A rainbow reflects in the cascade of a large waterfall.
Koosah Falls by Sumio Koizumi

Spectacular Rivers

The Classic starts with its sights on two awe-inspiring rivers: Middle Fork of the Willamette River and South Fork of the McKenzie River. The river corridors showcase quintessential Oregon attractions: covered bridges, surging waterfalls and towering trees. If time permits, detour to the McKenzie River Trail, leading to Sahalie and Koosah falls. After clocking 65+ miles, a hot spring soak at Belknap is well deserved.

Sisters to Smith Rock Scenic Bikeway by Russ Roca

Central Cascades

An incredible volcanic landscape reveals itself on day two, when riders take the Old McKenzie Highway to Dee Wright Observatory and beyond. Riders are treated to sublime views of Central Oregon’s iconic Three Sisters mountain range, as well as a gravel option. The Western-themed town of Sisters makes for an exciting lunch stop before riding the peaceful country roads. Camp is set at Tumalo State Park, resting along sounds of the Deschutes River.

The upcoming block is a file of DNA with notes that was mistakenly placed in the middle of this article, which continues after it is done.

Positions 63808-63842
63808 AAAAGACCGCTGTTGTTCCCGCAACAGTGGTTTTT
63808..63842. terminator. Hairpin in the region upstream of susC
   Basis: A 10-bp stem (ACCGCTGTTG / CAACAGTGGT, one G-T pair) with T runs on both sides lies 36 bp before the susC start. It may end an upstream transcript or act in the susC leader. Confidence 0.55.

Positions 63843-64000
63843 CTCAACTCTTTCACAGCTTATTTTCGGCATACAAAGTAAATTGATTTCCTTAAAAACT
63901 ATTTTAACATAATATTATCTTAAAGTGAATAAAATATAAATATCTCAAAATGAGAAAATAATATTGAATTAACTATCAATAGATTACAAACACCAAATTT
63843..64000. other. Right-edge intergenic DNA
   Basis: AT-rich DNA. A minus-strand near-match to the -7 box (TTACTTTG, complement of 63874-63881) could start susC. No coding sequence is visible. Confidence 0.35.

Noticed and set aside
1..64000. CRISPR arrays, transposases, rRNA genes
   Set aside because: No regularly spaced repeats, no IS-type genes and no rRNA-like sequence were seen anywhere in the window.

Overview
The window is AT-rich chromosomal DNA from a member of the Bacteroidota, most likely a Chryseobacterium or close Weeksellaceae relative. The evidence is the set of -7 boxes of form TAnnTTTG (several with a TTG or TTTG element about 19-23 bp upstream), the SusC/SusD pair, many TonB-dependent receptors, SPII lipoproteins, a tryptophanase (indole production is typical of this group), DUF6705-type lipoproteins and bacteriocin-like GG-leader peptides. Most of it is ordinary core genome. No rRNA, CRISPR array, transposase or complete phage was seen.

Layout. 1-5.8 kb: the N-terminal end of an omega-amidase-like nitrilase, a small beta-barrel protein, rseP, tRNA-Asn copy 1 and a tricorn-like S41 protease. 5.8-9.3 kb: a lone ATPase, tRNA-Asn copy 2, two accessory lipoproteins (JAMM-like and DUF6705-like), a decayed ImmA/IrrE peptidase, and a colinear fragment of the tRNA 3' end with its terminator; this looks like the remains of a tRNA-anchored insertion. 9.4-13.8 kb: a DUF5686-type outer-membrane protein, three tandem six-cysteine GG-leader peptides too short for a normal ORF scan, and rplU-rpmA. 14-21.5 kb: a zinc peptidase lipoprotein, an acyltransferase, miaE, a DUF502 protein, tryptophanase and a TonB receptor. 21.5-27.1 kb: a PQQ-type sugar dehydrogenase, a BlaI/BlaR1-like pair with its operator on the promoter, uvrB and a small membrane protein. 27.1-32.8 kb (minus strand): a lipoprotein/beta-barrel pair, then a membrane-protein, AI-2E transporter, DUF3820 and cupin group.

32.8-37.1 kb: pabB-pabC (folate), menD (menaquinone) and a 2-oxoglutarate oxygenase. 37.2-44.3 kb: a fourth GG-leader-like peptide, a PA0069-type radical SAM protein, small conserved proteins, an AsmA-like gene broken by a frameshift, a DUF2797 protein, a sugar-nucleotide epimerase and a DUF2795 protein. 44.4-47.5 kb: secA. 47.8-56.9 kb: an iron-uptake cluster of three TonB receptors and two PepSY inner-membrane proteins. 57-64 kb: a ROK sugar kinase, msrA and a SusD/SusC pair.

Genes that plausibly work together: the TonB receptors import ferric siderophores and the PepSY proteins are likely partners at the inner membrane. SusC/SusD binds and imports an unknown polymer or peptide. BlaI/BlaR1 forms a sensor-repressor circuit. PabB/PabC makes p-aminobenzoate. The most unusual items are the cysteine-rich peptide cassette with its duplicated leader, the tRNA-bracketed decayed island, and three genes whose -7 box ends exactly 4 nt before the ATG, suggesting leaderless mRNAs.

Bend Whitewater Park by Jill Rosell

High-Desert Hubs

The route then skirts through Bend, the region’s urban outpost known for an outdoors-minded culture, evidenced in its prized whitewater park. Take the Cascade Lakes Scenic Byway along the Deschutes National Forest boundary towards Mt. Bachelor, amed for world-class skiing in winter and mountain biking in summer. Riders pass Sunriver before cruising into camp in La Pine, the gateway to the Newberry National Volcanic Monument.

Cascade Lakes Scenic Byway by Chaney Swiney

Alpine Lakes

On day four, riders go the distance — 94+ miles — and reap the rewards. (Though the elevation change is less than other segments.) Continuing along the Cascade Lakes Scenic Byway, the route passes ultra-scenic alpine attractions like Wickiup Reservoir, Davis Lake and Crescent Lake. Keep eyes peeled for roaming wildlife. After a significant climb on a straight highway, the cruise downhill to Diamond Lake feels magical, especially knowing a hot shower and entertainment are waiting lakeside.